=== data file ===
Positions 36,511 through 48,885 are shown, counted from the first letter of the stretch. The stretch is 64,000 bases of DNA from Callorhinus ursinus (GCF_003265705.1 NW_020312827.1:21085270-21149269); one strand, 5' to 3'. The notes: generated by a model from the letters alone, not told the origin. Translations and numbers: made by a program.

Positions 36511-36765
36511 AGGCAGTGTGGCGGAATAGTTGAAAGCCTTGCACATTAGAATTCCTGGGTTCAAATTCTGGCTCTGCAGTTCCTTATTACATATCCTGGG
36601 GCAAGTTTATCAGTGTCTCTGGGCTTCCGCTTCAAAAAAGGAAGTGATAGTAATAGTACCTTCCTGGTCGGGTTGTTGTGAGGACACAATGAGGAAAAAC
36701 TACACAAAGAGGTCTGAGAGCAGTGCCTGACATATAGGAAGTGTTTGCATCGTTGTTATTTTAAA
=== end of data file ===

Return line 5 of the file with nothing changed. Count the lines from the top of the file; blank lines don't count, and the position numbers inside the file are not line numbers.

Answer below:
36701 TACACAAAGAGGTCTGAGAGCAGTGCCTGACATATAGGAAGTGTTTGCATCGTTGTTATTTTAAA